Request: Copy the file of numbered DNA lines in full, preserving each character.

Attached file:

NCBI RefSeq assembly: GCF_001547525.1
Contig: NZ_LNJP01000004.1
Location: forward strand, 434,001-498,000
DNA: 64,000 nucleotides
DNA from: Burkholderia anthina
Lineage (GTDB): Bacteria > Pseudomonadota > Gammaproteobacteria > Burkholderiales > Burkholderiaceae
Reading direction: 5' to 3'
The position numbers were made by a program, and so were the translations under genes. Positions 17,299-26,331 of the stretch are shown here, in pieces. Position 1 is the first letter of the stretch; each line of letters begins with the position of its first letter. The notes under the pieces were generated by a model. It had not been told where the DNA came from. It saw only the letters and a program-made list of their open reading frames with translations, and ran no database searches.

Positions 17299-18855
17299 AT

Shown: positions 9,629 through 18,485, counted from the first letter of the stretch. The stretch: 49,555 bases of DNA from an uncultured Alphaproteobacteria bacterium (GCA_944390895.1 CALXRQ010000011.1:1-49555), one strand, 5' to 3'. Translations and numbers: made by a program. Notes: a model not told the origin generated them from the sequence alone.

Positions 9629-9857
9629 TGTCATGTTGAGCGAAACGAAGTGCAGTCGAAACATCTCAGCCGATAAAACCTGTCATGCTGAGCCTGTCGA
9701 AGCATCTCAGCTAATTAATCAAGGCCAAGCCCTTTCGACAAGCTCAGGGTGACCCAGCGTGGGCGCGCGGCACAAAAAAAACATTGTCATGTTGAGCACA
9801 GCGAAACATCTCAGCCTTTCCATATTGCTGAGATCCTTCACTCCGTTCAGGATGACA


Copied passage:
NCBI RefSeq assembly: GCF_001547525.1
Contig: NZ_LNJP01000004.1
Location: forward strand, 434,001-498,000
DNA: 64,000 nucleotides
DNA from: Burkholderia anthina
Lineage (GTDB): Bacteria > Pseudomonadota > Gammaproteobacteria > Burkholderiales > Burkholderiaceae
Reading direction: 5' to 3'
The position numbers were made by a program, and so were the translations under genes. Positions 17,299-26,331 of the stretch are shown here, in pieces. Position 1 is the first letter of the stretch; each line of letters begins with the position of its first letter. The notes under the pieces were generated by a model. It had not been told where the DNA came from. It saw only the letters and a program-made list of their open reading frames with translations, and ran no database searches.

Positions 17299-18855
17299 AT

Shown: positions 9,629 through 18,485, counted from the first letter of the stretch. The stretch: 49,555 bases of DNA from an uncultured Alphaproteobacteria bacterium (GCA_944390895.1 CALXRQ010000011.1:1-49555), one strand, 5' to 3'. Translations and numbers: made by a program. Notes: a model not told the origin generated them from the sequence alone.

Positions 9629-9857
9629 TGTCATGTTGAGCGAAACGAAGTGCAGTCGAAACATCTCAGCCGATAAAACCTGTCATGCTGAGCCTGTCGA
9701 AGCATCTCAGCTAATTAATCAAGGCCAAGCCCTTTCGACAAGCTCAGGGTGACCCAGCGTGGGCGCGCGGCACAAAAAAAACATTGTCATGTTGAGCACA
9801 GCGAAACATCTCAGCCTTTCCATATTGCTGAGATCCTTCACTCCGTTCAGGATGACA